15 Sep What To Do After An Ankle Fracture
So you fell and twisted your ankle and your foot swelled up like a balloon. You find out you have an ankle fracture and you’re sidelined for 4-6 weeks in a cast. Time goes by, you see the doctor and he says the bone is healed, you’re good to go! You get the cast removed, but you realize your calf is shriveled up and tiny compared to the other side. Even worse, it hurts to move your foot, your ankle feels weak, you can’t even put weight on your foot, now what?! In this article, we will detail exactly what an ankle fracture is and some exercises to jump-start your rehab when you get your cast off.
What Is An Ankle Fracture?
A broken ankle, also referred to as an ankle fracture, is typically a break in the distal fibula or tibia bone at the ankle joint, which are the bones located in the lower leg on the outside and inside respectively. Ankle fractures typically occur from falls that involve twisting of the foot, awkward landings, and contact sports injuries. Ankle fractures can range from being simple to complex, whether it be just an isolated medial or lateral malleolus fracture or an ankle dislocation with a bi/trimalleolar fracture. You can learn more about the type and severity of ankle fractures here
How Do I know If I Broke My Ankle? Should I Get An X-Ray?
Maybe you stumbled upon this article because you just hurt your ankle and you’re trying to decide if you should seek medical attention or not. Well, you’ve come to the right place! This is a really good question, so good that researchers decided to figure out who should and who shouldn’t get x-rays to save the health care system some money. The Ottawa Ankle Rules concluded the following ankle x-ray screening questions…
- Can you take 4 steps (it is okay if you need to limp)? NO? –> GET AN X-RAY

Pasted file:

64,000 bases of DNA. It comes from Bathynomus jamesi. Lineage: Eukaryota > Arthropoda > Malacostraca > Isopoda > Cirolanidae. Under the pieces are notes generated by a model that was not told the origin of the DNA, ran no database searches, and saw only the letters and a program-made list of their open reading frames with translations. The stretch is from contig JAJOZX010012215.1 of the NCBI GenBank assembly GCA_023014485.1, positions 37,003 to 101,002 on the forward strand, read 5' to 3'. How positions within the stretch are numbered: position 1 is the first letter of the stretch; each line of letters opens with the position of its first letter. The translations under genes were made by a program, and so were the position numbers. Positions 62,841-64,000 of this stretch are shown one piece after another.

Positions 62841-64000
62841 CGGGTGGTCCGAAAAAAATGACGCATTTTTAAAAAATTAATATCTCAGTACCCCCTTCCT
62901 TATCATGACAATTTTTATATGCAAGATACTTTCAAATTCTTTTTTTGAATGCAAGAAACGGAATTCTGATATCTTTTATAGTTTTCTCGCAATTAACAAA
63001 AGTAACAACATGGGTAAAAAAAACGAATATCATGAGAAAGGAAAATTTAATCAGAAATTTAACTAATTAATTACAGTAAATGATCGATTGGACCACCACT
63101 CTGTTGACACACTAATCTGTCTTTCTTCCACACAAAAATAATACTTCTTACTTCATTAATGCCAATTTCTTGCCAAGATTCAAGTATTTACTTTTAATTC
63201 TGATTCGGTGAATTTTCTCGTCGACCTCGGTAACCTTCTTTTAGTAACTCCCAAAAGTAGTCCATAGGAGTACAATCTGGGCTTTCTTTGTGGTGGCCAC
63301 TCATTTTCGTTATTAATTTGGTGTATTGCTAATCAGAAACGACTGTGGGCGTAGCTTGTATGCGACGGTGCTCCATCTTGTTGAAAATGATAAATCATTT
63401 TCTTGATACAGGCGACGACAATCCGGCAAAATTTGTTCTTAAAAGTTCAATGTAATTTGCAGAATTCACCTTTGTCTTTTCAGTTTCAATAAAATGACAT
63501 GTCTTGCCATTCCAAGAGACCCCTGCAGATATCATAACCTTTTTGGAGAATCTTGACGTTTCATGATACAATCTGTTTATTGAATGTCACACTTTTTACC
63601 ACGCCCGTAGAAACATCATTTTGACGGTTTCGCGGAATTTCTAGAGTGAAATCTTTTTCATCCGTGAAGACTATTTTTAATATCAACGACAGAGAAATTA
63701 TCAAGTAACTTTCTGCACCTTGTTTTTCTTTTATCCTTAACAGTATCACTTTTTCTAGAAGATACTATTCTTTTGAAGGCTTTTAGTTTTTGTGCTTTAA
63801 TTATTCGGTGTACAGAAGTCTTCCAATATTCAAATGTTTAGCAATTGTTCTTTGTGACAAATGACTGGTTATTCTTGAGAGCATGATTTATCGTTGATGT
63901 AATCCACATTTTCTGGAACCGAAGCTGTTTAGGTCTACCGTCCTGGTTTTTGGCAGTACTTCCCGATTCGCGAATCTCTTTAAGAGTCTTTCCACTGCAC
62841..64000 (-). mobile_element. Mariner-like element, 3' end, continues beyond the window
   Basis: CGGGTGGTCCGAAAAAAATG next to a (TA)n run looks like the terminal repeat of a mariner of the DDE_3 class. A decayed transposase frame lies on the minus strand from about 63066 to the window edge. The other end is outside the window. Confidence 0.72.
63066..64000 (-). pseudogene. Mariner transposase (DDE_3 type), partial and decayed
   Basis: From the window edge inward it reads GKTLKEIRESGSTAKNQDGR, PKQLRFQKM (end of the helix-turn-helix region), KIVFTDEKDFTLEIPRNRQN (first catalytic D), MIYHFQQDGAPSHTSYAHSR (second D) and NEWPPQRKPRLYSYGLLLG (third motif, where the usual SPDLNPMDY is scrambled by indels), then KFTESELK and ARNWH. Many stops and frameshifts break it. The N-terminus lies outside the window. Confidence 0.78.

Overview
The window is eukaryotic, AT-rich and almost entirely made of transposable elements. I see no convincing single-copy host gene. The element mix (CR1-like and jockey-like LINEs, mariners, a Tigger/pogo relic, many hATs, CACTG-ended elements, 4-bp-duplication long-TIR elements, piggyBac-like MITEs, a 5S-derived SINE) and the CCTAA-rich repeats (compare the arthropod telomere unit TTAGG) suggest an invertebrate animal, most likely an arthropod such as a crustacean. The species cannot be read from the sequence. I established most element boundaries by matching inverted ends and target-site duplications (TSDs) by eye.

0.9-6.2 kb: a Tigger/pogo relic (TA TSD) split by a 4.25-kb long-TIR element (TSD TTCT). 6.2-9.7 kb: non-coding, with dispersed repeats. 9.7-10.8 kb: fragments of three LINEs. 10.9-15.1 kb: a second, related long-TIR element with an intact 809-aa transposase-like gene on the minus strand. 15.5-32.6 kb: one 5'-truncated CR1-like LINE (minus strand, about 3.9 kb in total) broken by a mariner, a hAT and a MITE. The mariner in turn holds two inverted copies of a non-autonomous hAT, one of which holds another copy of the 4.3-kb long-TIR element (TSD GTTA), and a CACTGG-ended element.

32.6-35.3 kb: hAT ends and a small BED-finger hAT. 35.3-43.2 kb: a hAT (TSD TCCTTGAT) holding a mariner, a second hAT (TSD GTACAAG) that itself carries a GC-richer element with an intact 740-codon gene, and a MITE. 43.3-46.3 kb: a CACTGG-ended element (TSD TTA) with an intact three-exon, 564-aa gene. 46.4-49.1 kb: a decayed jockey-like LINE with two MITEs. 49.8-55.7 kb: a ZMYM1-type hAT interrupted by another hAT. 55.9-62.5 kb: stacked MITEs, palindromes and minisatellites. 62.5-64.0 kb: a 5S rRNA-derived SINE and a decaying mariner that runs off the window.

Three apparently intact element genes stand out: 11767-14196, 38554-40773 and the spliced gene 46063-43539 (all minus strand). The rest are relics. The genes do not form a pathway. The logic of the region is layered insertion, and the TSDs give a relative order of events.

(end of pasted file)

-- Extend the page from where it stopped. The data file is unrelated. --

- Do you have tenderness/pain around your medial or lateral malleoli (the little bone bumps on either side of your ankle)? Specifically the backside of the bones? YES? –> GET AN X-RAY
In regards to if you possibly have a bone fracture in your foot…
- Do you have tenderness/pain around the base of the 5th metatarsal (bump on the lateral/outside portion of your foot; halfway between your heel and your little toe)? YES? –> GET AN X-RAY
- Do you have tenderness/pain around the navicular bone (bump on the medial/inside portion of your foot?) YES> –> GET AN X-RAY
You can learn more about the Ottawa Ankle Rules and if you should get an x-ray for your ankle/foot in another article we wrote here
So I Broke My Ankle, Now What?
It sucks to be stuck in a cast for 4-6 weeks. However, that doesn’t mean you have to be completely sedentary. Now we aren’t saying you have to lift weights and use cardio equipment with only one leg, but don’t just sit on your butt on the couch for a month! Technically you can still do upper body exercises and even train your other leg.
How To Stay Strong In A Boot
The common concerns are that you will be lop-sided and create asymmetries/imbalances if you only train your other leg. That is false! If anything training your other leg can lead to something called the crossover effect, helping to maintain size and strength of your other leg!
So I Got My Cast Off, Now What?
Getting your cast off can feel like the most glorious day ever. However, your calf and ankle may not be the prettiest sight, it may look extra skinny with dead skin. Even worse, your foot may be swollen and really STIFF. Don’t fret, we are going to teach you how to get your ankle and foot moving again and using it as much as you can! In regards to your skin, take a well-earned bath/shower and use lotion to nourish the skin.
Range Of Motion Exercises
With your average non-complicated ankle fracture, gentle introduction to range of motion exercises in every direction is exactly what your ankle wants and needs. Below you will find multiple videos to help get your ankle moving again!
Calf Stretch With Strap
But My Ankle Still Hurts?
Some ankle fractures take longer than others to fully recovery. It can take a really long time, even up to a year, for your ankle to feel back to 100% normal like it did prior to the injury if it was a complicated fracture. This is especially true in regards to ankle mobility, strength, balance, and being able to support all of your weight through that foot and ankle in various positions. Bottom line is you have to be patient, remind yourself of how far you’ve come compared to day 1 of having your cast on. If you continue to have significant limitations and pain with your ankle, it may be in your best interest to seek help from a physical therapist. You can click here to learn more about what to expect in PT.
Want More Ankle Videos?
Be sure to check out our exercise library HERE to gain access to more videos like this!
- Bachmann LM, Kolb E, Koller MT, Steurer J, ter Riet G. Accuracy of Ottawa ankle rules to exclude fractures of the ankle and mid-foot: systematic review. BMJ. 2003;326:417